Citizens of a small town in Abruzzo, Italy win big in environmental governing body's decision against proposed gas extraction that would pollute pristine region's land, water, and air.
On April 10th, 2012, the Commission for Environmental Impact Evaluation in Abruzzo, headed by Mr. Antonio Sorgi, unanimously rejected gas drilling and refining plans as proposed by the Forest Oil Corporation, headed by CEO Craig Clark, after a prolonged awareness campaign involving residents and activists.
According to public documents, the American oil giant had begun considering drilling a first cluster of five gas wells, a refinery, and multiple waste pits back in 2008. The company had anticipated extracting a total of at least 50 billion cubic feet of natural gas containing high levels of hydrogen sulfide to be refined 200 meters from the nearest residence in Bomba, Abruzzo, population 900.
Bomba sits along the banks of a popular recreational lake by the Parco Nazionale della Majella, a scenic national park that draws local and international visitors due its pristine environment and breathtaking views. Its economy is largely driven by agriculture and tourism.
Residents reacted strongly to drilling plans and uncovered Forest Oil Corporation's reports, according to which drilling could pose severe hydro-geological risks to a highly unstable, seismic area prone to subsidence and landslides. The project also called for the emission of pollutants from the refinery exceeding Italian legal limits, which would permeate the town center.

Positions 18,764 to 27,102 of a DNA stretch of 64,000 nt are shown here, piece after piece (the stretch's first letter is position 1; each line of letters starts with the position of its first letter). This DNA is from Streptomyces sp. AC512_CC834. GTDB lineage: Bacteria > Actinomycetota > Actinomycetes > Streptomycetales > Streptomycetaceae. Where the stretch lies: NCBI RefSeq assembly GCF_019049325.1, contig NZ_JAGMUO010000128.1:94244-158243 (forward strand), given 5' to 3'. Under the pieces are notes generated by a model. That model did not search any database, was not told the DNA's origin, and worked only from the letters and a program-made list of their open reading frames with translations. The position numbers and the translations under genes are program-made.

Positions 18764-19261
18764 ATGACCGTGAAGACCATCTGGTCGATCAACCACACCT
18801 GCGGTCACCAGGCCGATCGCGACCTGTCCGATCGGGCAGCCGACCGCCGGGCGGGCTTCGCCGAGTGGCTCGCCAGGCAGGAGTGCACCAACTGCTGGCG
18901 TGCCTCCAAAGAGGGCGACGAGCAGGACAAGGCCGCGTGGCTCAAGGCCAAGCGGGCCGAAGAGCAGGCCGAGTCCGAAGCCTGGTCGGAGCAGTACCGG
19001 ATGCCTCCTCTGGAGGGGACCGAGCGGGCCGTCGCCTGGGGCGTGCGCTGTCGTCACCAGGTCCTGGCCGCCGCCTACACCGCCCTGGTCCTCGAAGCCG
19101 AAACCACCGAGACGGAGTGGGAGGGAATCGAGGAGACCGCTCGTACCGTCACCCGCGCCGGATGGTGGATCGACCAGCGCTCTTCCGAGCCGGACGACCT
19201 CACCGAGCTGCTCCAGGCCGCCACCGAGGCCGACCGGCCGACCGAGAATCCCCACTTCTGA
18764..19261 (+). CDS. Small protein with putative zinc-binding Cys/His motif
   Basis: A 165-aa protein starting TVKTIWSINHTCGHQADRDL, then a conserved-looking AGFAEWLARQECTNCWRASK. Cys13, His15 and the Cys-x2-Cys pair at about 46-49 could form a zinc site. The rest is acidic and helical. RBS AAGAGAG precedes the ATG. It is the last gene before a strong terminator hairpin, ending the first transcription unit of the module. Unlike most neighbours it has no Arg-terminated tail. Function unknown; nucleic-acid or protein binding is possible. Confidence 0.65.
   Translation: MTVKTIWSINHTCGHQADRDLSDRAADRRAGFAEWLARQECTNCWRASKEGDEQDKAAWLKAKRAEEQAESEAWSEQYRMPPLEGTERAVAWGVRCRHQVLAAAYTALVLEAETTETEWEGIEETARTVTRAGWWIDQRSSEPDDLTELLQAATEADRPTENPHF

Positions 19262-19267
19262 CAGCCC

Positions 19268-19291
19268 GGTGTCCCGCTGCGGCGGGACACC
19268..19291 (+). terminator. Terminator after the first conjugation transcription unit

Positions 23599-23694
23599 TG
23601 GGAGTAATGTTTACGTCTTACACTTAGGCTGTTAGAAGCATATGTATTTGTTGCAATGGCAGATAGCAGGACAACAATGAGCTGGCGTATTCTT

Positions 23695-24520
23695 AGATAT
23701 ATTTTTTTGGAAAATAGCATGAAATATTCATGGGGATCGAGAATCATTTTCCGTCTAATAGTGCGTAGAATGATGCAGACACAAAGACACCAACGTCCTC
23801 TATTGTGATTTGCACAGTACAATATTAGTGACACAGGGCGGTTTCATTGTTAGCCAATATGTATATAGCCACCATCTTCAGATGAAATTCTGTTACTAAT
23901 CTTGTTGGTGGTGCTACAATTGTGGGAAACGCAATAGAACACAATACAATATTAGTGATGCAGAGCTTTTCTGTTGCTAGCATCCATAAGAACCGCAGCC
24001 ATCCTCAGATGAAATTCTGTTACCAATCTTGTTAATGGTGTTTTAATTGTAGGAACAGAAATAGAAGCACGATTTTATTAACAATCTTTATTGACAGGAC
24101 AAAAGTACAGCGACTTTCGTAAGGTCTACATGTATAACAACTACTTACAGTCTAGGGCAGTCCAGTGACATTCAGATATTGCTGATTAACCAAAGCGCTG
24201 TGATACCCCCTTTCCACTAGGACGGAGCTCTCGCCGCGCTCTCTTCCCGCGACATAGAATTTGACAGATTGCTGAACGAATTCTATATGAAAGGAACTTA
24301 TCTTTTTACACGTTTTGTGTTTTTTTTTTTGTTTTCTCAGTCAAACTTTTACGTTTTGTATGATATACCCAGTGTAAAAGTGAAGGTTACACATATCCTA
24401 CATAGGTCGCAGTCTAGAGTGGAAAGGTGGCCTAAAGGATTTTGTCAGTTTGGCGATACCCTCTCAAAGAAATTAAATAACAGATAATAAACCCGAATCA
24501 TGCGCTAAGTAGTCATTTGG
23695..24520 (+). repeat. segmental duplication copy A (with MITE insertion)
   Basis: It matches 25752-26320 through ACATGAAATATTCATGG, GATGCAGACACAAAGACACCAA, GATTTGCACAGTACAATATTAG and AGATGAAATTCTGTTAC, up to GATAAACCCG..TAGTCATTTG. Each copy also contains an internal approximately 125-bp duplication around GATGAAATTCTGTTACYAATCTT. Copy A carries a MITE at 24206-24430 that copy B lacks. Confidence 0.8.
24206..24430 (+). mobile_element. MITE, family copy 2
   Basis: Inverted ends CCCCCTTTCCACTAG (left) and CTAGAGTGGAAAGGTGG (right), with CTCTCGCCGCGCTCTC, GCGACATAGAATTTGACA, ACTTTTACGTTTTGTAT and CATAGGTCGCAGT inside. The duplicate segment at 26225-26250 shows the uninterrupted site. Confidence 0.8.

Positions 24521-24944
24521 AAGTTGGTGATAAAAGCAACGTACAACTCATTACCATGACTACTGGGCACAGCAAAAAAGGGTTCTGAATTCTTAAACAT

Official statements in opposition to drilling by the Forest Oil Corporation were filed by nineteen municipalities in the area, the Province of Chieti, the Catholic Church, the World Wildlife Federation, the Union of Merchants and Tourist Operators, and dozens of local organizations as well as the heirs of American author John Fante.
In a last-ditch effort to gather public support, executives from the Forest Oil Corporation visited Bomba in August 2011. They were confronted with incensed residents, who asked cogent questions that the Forest Oil executives were incapable of addressing. Later, the company stated that it was the first time in their 95-year history that they had received such informed and firm opposition from a local population.
The campaign to save Bomba is part of an ongoing effort to save Abruzzo, Europe's green heart, from turning into a giant oil field. The campaign has been largely coordinated by Professor Maria Rita D'Orsogna, a California resident with origins in Abruzzo. In the past five years, this international activism has led to the rejection of another oil field and refinery in Ortona, sponsored by Italian oil giant ENI, and of the Ombrina Mare oil rig proposed by Mediterranean Oil and Gas of London.
In a brazen act of defiance against Italian officials and the unanimous will of local population, the Forest Oil Corporation of Denver plans to appeal.